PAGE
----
I’ve been going through old files on my computer, finding a trail of graduate school work, some of which I’m going to hone for more formal publications and others that read more like academic diaries of a woman trying to figure out who she was and what she was doing. I was, according to these files, very interested in emotion (specifically anger), social class, gender, race, notions of mobility, illness and aging, ethnography, and photography for much of my graduate school experience. Those interests informed my dissertation, but that writing process really forces a bracketing of one’s self, not to mention additional project paths.
Now that graduate school is over, I finally feel like I can bring all my interests back together (particularly through teaching writing and photography as research methods) and the good thing about these “lost” academic pieces is that they have just been sitting on my computer waiting for me to return to them.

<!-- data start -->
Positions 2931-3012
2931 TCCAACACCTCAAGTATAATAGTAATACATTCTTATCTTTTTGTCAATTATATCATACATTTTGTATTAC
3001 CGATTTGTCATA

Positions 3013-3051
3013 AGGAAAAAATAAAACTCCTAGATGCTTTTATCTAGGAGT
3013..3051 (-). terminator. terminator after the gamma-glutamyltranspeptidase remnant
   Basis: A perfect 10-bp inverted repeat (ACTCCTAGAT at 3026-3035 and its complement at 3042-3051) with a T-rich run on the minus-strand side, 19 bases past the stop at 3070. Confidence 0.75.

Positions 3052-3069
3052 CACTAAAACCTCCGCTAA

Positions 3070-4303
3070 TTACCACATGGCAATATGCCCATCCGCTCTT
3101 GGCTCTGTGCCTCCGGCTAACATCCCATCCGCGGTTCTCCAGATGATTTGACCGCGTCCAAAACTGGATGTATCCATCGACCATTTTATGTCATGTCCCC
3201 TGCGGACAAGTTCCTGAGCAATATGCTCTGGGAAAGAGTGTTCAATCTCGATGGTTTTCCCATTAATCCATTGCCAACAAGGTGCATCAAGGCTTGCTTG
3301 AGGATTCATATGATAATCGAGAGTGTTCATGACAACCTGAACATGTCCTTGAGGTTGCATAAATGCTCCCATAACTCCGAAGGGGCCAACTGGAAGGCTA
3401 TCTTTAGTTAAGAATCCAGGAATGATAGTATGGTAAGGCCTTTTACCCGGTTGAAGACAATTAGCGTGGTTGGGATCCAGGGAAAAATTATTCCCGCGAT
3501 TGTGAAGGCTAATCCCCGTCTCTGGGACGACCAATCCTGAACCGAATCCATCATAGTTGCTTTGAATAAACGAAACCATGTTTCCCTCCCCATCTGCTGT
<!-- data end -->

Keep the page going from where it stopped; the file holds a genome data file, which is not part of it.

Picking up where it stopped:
Below is one piece that I found and wanted to share. I’m probably not going to develop it, but I like it. It was written for a “Non-Fiction Writing” course taught by a Times journalist. I truly loved that class and look forward to teaching my own version of it at some point.
Sophie Nadowski is dead, although I have no proof of her passing. I have never read her obituary. I never sent flowers to her funeral or condolences to her family. I haven’t even heard her name mentioned in more than fifteen years. I wouldn’t hesitate to call her my friend, but Sofie Nadowski never knew me. She was an old woman when I was sixteen and watching my life and Western Massachusetts move on without me. For a summer we shared the lobby of St. Luke’s Rest Home for Women, where I worked as a receptionist and read romance novels and she stared out the glass doorway and waited “for Ed to take her home.”